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Thermal Spray

Thermal Spray since its inception almost a century ago, thermal spraying has evolved from a technology designed to be a cost-effective repair of worn components and mismachined parts to a process used to provide improved part performance and longer life to OEM. As part of its growth process, thermal spray has developed from the original flame spray process the electric arc, plasma, and high-velocity oxyfuel systems. In addition, the palette of materials available for thermal spraying has expanded from metal alloys to ceramics, polymers, and carbides. One of the many industrial areas in which thermal spray has established itself is as a low-cost hardfacing alternative to weld cladding and chrome plating.


An Introduction to Thermal Spray

Thermal spraying, like weld cladding or chrome plating, is a coating process. In thermal spray, wire or powder is melted by a flame or electricity and sprayed onto the workpiece. During the actual process, the spray torch makes successive passes across the workpiece to produce a coating. Like all industrial processes, thermal spraying has advantages and limitations. These have to be kept in mind in order to take proper advantage of thermal-sprayed coatings.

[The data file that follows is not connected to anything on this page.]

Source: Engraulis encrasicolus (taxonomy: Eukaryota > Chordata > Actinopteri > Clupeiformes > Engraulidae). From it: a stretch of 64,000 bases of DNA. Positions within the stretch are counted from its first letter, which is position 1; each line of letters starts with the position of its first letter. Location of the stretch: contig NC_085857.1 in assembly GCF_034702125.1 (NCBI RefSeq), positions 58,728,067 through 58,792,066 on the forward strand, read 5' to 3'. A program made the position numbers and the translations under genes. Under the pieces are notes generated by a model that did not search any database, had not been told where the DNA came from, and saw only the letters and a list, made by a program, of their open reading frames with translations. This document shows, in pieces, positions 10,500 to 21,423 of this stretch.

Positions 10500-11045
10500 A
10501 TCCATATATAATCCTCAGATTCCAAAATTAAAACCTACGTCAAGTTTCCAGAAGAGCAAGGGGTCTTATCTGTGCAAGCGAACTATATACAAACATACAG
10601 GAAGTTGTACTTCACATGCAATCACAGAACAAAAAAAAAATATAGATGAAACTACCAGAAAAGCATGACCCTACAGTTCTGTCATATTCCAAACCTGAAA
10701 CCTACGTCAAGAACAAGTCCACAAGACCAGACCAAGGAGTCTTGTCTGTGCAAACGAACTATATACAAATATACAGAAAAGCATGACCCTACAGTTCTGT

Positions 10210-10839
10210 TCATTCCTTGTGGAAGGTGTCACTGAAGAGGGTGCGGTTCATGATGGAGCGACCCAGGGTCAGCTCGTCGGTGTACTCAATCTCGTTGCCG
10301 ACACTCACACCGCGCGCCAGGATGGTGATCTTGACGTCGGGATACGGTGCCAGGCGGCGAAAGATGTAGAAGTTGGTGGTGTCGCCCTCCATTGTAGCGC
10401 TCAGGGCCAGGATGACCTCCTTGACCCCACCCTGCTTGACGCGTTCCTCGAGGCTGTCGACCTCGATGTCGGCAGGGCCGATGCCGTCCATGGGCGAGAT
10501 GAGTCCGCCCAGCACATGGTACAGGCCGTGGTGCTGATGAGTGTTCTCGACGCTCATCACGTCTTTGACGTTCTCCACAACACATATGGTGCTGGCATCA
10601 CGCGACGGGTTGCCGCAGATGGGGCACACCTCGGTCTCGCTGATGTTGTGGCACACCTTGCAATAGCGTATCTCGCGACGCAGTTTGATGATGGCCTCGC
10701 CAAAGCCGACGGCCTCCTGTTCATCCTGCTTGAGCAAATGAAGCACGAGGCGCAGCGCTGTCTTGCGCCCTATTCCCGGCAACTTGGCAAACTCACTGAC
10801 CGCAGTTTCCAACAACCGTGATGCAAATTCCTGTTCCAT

The following are some of the benefits of thermal spray coatings -

Reduced Cost - In lieu of making the entire part out of an expensive material, a high-performance material is sprayed onto a low-cost base material.

Low Heat Input - Thermal-sprayed coatings do not impact the substrates' microstructure. The coating does not penetrate the base material, i.e., there is no heat-affected zone.

Versatility - Almost any metal, ceramic, or plastic can be sprayed.

Thickness Range - Coatings can be sprayed from 50 microns to more than 10 mm in thickness, depending on the material and spray system.

Processing Speed - Spray rates range from 3 to 60 lb/h depending on the material and the spray system.

Some of the limitations of thermal spray include the following -

The bond mechanism between the coating and workpiece is primarily mechanical, not metallurgical.

Thermal spraying is a line-of-sight process.

The coatings are considerably stronger in compression than in tension.

The coatings have poor resistance to pinpoint loading.

The different thermal spray processes are Flame spraying, Arc Spraying, Plasma Spraying and High Velocity Oxyfuel Spraying.